Tuesday, June 3, 2014

How cognitive science can improve housing programs

Developing solutions through research
by Maya Brennan, Center for Housing Policy

Sometimes answers to housing policy questions lie in unlikely places. Recently, I found myself looking to neuroscience and psychology journals to understand the underpinnings of success for the Family Self-Sufficiency program and other housing-based economic self-sufficiency programs. What do neuroscience, psychology, and the like have to do with FSS? Let’s start at the beginning.

Residents with housing assistance have lived through a lot. The average household income of HUD-assisted renters is around $13,000 per year, and half are racial minorities. Waiting lists for assistance are long (and often closed), which means families may have spent years in a daily economic struggle – made worse by limited options in safe neighborhoods. There is a decent chance that the men, women and children receiving HUD assistance have faced major challenges including persistent poverty, exposure to traumatic events, or repeated experiences of social bias.

Poverty, trauma, and social bias can have long-lasting effects on the brain. Patterns of brain use strengthen certain pathways and weaken others. The high-stress, reactive nature of life in persistent poverty leads the brain to prefer ‘fight-of-flight’ impulses over longer-term goals and decision-making processes. A highly reactive brain can make it very difficult to create or follow a plan to make economic progress – and so the poverty trap begins.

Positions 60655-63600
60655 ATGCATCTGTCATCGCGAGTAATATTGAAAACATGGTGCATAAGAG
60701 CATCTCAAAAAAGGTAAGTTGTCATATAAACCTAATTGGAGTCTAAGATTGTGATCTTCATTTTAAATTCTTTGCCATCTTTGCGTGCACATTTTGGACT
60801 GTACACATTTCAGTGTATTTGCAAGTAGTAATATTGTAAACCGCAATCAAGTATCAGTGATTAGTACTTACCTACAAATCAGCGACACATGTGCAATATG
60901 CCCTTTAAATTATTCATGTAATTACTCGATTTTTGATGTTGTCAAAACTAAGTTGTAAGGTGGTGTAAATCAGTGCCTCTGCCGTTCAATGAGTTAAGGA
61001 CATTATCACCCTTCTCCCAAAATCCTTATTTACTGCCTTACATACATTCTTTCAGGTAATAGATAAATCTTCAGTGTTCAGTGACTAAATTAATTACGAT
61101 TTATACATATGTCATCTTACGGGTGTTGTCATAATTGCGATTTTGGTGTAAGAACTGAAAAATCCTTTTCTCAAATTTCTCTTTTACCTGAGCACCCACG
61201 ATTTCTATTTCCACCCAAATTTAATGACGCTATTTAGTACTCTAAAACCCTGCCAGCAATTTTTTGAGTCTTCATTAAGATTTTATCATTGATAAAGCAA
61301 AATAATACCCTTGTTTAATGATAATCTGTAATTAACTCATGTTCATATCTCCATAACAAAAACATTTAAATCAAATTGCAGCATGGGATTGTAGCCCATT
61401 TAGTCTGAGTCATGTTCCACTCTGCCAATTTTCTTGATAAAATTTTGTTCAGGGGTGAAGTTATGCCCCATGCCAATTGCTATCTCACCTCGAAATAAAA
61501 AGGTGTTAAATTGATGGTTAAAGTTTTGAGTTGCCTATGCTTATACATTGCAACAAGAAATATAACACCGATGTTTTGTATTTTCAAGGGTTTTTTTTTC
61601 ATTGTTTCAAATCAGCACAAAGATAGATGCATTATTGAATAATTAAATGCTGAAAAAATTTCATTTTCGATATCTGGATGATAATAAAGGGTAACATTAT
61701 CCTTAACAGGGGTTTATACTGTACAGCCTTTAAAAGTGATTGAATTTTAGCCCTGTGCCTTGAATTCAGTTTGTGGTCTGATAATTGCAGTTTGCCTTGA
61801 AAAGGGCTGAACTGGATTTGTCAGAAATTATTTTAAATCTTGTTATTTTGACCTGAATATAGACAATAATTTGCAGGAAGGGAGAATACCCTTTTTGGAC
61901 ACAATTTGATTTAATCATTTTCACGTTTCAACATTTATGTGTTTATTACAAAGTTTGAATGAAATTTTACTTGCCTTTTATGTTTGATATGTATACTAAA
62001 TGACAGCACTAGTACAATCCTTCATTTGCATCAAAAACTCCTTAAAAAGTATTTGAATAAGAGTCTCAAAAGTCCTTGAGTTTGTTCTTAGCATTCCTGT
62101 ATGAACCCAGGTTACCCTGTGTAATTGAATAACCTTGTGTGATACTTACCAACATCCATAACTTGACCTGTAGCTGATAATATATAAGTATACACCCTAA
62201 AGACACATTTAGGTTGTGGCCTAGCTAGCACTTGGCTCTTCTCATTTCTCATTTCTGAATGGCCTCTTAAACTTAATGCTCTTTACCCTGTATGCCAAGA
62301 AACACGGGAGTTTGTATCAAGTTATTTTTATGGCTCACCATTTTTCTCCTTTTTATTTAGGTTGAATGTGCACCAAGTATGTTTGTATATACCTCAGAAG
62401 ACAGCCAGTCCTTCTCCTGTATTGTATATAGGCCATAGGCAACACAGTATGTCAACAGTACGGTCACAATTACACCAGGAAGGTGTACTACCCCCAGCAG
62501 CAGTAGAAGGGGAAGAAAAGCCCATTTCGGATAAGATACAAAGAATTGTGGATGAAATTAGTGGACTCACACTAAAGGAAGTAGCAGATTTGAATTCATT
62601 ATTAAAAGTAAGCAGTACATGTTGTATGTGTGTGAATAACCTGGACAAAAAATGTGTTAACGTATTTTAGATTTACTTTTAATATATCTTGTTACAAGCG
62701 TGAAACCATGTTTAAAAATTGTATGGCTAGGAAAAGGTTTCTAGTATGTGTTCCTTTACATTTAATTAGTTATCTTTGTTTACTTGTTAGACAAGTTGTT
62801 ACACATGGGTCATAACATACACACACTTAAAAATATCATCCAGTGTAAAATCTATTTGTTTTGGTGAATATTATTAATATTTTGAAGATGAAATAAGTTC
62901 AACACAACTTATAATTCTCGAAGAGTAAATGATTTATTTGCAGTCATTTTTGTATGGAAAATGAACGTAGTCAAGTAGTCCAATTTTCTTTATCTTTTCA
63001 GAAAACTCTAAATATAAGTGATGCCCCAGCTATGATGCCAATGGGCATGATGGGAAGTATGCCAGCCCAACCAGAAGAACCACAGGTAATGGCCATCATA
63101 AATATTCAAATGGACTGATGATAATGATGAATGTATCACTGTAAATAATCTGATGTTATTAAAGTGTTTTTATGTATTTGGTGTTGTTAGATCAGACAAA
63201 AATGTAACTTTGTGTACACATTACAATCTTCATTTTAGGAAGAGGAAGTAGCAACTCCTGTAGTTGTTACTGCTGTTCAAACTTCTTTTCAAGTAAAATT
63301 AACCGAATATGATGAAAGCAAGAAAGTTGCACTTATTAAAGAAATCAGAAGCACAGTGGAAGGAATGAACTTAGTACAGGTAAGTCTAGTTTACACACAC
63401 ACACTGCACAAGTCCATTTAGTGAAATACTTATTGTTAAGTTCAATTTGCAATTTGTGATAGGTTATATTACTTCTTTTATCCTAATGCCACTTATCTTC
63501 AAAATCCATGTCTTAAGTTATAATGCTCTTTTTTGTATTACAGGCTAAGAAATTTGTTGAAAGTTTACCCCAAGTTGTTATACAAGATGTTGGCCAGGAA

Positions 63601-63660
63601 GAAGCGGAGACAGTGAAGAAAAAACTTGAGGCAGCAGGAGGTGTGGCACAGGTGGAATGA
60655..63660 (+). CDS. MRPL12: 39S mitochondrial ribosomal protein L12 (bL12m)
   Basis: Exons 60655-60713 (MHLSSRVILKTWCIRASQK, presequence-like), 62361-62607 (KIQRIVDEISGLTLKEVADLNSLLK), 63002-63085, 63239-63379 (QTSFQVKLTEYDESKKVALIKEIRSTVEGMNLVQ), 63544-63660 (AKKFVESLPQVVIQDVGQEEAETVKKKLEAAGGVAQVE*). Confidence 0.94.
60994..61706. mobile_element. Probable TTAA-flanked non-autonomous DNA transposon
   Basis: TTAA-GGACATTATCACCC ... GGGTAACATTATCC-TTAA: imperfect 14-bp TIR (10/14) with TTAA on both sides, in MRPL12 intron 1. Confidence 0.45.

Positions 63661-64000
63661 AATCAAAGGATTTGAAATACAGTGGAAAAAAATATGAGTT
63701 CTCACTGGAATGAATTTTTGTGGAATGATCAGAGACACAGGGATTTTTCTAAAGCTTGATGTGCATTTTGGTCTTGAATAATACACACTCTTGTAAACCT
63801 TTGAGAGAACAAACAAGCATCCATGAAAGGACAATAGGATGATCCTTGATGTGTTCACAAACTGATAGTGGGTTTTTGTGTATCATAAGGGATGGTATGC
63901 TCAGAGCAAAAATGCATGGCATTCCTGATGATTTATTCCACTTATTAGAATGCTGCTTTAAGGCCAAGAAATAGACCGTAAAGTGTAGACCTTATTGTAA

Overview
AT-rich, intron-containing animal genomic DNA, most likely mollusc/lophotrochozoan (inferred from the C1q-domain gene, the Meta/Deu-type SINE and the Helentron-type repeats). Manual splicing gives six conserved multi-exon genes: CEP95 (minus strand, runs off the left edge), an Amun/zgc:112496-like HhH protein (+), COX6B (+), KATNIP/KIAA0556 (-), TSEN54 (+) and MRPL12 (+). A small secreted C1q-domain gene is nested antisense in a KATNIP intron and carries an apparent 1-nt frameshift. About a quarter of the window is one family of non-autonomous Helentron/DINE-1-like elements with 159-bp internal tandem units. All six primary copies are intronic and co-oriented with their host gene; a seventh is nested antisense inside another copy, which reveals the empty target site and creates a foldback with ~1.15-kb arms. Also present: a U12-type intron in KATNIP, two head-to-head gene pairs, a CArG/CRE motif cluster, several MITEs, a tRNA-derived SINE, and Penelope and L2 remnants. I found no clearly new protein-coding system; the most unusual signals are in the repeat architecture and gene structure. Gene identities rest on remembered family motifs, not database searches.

But these harms, like a physical injury, can be repaired with re-training efforts. Regular reinforcement of longer-term thinking patterns, such as by offering interim feedback and intensive coaching, can help individuals restore cognitive balance well into adulthood. On the flip side, reinforcement of high-stress, reactive behavior patterns can make escaping the poverty trap more difficult, which suggests that unrealistic time limits and work requirements may not lead people to work harder, but instead lock the door on their longer-term potential.

After understanding how cognitive science can affect housing programs, what’s next? Housing authorities, armed with this knowledge and a set of five guiding principles, can help right the wrongs of persistent poverty, trauma, and social bias. They can achieve this through adopting or adapting an FSS program, using partnerships to add capacity and expertise and evaluating their existing programs and rules with an eye to reducing residents’ ‘fight-or-flight behaviors’ – all without necessarily breaking already-strained budgets.

At NHC, we believe strongly in linking the housing community with other fields, and we recognize the value of translating research into practical guidance and tools. Our latest report is another example of this line of thinking – even though it comes with a lot of new cognitive science vocabulary.

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